Jan is passionate about the history of her country and a strong desire to discover and experience new places fuels her travels throughout Australia

You can find out more about books by Jan Hawkins at http://janhawkins.com.au/Publications.html

Please check out the discounts available on the Web site.

Send me a note, I enjoy hearing from my readers and would welcome you input and opinion. Just leave a comment and I will get back to you.

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14 thoughts on “About Jan

  1. Hi Jan, I am currently studying Indigenous philosophy, and through my studies I ran into this site, the information you have acquired here is astounding, my father has conversated with Feather foots, various clans used to stop on our Sugar cane farm at Eimeo, Mackay, North Queensland. Through their travels they rested with us, a few times there would be Feather foots and you are right there was also around 3 of them plus a shaman and an elder. One story I know of is a clan came down from inland of Townsville perhaps further north to hunt a man in Clermont, QLD.

    It was fascinating to hear these stories as a Child and then to actually see a pair on your website along with some other information about them. I have spoken to many Aboriginal people who did not have any knowledge of Feather foots and thought the story was a myth. One interesting thing is how word of various crimes travelled there is around 500 kms in between site of origin and where the crime took place and word travelled fast. Also, Feather foots hunted men from different country, it seems even country had some sort of hierarchical structure or perhaps due to colonization other feather foots from other areas were employed as they did not exist in certain parts of Australia any more. Also it seems they had to travel a certain route and visit certain sites before they commenced the hunt. So I don’t know how It worked before colonization but a hunt would take around 3 months or so.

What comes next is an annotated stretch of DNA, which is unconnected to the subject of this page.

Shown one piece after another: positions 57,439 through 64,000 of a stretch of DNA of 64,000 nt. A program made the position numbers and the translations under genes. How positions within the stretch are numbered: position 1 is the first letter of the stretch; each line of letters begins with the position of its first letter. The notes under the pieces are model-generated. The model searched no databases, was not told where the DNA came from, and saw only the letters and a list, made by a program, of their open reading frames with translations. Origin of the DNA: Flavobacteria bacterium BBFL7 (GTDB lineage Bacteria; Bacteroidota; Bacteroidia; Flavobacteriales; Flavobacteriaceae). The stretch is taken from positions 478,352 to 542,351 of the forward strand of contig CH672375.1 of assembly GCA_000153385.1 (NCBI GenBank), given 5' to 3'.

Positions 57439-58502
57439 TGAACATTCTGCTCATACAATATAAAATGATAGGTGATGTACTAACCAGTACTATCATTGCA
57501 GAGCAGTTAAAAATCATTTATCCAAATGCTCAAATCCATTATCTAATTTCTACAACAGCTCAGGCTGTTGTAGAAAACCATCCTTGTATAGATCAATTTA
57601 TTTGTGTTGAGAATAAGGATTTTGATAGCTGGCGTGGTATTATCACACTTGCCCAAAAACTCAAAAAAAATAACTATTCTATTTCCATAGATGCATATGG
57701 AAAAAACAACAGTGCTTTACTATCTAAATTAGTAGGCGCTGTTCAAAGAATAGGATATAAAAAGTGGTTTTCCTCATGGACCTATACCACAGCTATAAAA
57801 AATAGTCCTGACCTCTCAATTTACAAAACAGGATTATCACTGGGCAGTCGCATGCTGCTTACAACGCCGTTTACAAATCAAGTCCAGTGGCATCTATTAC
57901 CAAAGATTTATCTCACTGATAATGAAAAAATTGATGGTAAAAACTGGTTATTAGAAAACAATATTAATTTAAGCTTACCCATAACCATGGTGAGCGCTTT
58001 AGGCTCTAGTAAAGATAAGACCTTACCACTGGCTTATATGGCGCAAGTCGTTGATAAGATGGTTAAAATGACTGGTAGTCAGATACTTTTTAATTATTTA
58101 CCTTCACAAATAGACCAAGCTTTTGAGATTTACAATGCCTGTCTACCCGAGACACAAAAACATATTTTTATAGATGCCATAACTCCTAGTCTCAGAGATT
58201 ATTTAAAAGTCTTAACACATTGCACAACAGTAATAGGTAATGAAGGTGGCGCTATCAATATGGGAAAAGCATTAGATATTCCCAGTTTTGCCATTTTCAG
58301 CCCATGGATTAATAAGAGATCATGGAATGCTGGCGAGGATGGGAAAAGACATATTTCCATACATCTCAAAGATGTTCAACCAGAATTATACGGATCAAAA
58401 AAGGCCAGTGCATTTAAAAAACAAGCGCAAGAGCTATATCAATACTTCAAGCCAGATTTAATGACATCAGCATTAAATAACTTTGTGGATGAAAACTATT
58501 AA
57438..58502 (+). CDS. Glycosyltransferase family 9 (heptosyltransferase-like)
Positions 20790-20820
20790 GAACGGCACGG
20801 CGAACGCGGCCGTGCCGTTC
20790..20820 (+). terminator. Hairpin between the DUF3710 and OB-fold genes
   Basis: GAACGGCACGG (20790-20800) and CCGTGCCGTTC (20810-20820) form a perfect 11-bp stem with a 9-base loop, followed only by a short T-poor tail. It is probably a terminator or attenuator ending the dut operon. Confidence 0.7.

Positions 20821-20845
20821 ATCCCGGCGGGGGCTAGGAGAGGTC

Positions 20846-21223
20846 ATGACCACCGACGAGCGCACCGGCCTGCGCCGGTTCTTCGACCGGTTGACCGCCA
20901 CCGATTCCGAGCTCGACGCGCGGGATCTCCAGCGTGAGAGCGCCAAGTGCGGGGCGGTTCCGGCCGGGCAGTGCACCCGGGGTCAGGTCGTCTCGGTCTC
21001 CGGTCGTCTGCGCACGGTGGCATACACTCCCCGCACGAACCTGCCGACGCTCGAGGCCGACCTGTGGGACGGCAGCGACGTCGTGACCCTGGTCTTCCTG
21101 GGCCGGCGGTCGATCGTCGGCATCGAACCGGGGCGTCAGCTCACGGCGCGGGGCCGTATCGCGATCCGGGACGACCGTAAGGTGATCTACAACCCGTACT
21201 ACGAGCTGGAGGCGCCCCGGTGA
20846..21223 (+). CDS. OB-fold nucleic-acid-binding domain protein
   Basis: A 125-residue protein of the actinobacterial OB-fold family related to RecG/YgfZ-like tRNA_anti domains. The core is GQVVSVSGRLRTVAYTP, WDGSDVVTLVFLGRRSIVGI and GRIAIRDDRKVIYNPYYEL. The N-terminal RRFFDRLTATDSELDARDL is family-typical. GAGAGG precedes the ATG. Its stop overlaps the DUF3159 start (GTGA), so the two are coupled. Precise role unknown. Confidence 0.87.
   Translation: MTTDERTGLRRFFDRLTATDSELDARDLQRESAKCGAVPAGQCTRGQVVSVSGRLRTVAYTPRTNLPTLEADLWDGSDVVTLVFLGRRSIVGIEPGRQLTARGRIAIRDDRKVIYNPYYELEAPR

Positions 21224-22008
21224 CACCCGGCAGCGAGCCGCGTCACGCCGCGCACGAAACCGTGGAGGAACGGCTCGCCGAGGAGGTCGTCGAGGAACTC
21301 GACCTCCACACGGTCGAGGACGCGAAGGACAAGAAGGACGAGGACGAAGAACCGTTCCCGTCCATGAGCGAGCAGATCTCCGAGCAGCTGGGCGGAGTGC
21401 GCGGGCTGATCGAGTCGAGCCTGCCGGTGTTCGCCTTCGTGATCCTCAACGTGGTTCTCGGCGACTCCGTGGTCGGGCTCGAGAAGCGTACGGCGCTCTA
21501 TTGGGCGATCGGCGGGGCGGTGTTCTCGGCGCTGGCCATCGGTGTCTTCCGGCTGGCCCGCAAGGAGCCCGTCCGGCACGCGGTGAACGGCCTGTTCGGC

If you are interested I can gain some further information for you. Thank you for keeping the spirit alive. All the best.